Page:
Virtual Space Odyssey is the latest article on the subject of ICT in languages in this week’s TES Teacher supplement. It describes two collaborative projects which show the benefits of using ICT to get pupils to work together in their own school or across different schools.
The MFL department at Aldersley High School in Wolverhampton are seeing how a virtual reality environment (VRE) can motivate their pupils and encourage them to continue studying languages into KS4. The VRE is a type of online community which allows pupils to work collaboratively with each other by:
• creating e-portfolios of their work
• sending text messages
• peer assessment
Using a personal digital assistant (PDA) or PC, groups of language learners can log on to the VRE and work together in their virtual space. The 3-D environment is visually appealing and allows members to listen to, read and watch files in each others’ areas. MFL teacher Sam Fenton points out that working together in the VRE can boost the confidence of more reserved pupils and enable mutually beneficial peer assessment. She also believes that pupils are motivated by creating work for a real purpose and audience.
The project is funded by the Midlands Curriculum Centre for Languages (formerly known as The Black Country Pathfinder). Buoyed by the success of the VRE at Aldersley, director, Dr Henriette Harnisch now wants to use it to bring together groups of AS students from the same cohort in different schools in the North East. Using the VRE in this way is a practical solution for managing dispersed groups and ensuring courses run.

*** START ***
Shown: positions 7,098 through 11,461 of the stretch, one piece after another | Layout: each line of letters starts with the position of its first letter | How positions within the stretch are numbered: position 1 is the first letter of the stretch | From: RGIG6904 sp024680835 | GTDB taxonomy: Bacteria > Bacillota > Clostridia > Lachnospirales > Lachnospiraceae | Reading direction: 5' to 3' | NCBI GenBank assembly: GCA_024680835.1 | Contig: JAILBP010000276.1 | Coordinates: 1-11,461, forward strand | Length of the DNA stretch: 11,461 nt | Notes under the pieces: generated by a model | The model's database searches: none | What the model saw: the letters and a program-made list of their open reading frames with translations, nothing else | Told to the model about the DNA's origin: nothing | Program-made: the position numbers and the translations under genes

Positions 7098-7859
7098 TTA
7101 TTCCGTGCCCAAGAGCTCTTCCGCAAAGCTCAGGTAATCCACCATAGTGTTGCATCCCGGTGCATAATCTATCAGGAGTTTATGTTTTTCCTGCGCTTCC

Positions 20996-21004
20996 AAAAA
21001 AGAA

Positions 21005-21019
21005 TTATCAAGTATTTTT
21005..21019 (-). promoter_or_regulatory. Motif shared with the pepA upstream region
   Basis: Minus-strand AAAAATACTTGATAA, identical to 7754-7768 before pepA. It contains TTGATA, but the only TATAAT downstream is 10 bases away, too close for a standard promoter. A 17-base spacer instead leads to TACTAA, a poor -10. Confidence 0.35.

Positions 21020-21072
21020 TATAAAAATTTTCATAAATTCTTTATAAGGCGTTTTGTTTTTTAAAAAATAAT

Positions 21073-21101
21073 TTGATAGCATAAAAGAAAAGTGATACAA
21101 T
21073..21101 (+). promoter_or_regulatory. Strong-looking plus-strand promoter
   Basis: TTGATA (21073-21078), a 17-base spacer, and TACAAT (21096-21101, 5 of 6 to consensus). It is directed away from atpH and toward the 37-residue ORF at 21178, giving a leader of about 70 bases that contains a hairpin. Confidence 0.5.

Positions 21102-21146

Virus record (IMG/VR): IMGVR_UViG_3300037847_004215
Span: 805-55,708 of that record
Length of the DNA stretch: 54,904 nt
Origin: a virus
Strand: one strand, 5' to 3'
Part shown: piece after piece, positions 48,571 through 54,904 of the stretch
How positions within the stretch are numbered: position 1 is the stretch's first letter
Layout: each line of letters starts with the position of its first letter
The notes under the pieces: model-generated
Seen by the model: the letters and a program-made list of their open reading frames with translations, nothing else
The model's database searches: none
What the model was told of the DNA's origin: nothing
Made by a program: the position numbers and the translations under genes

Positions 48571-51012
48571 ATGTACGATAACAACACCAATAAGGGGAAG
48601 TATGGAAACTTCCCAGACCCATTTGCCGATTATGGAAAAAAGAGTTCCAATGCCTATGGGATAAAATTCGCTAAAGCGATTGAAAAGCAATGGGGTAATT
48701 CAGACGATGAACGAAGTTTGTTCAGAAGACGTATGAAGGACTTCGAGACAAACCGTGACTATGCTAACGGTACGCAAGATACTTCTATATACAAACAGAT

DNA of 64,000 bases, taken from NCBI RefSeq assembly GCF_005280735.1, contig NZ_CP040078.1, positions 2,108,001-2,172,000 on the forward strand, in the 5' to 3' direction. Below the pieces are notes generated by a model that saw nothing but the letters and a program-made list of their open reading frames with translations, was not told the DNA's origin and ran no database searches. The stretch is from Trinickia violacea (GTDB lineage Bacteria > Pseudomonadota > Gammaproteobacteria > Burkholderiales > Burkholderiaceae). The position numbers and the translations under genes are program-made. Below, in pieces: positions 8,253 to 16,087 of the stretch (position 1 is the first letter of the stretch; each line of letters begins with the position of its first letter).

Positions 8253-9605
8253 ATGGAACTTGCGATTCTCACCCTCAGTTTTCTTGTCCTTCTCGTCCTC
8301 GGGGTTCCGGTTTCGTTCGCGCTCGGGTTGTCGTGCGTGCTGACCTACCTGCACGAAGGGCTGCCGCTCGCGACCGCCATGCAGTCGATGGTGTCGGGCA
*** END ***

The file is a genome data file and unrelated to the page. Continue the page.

The second project is designed to facilitate eTwinning. St Julie’s Language College in Liverpool is seeing how the free website Writely.com can strengthen links with their partner school in France. The site allows users to create password-protected web pages which can be accessed by any approved subscriber anywhere in the world. The Liverpudlian pupils collaborate with their French peers by sharing pictures and text over the net.
John Hopwood, former MFL teacher supports both projects at Aldersley High School and St Julie’s. He likes the way they allow pupils to collaborate with each other at home as well as at school in a safe environment moderated invisibly by their teachers. He sees them as practical examples to facilitate eTwinning.
The article also mentions the website www.think.com which allows pupils to share audio and video files with each other. Virtual Space Odyssey is now available to read in full from The TES website in its archives section.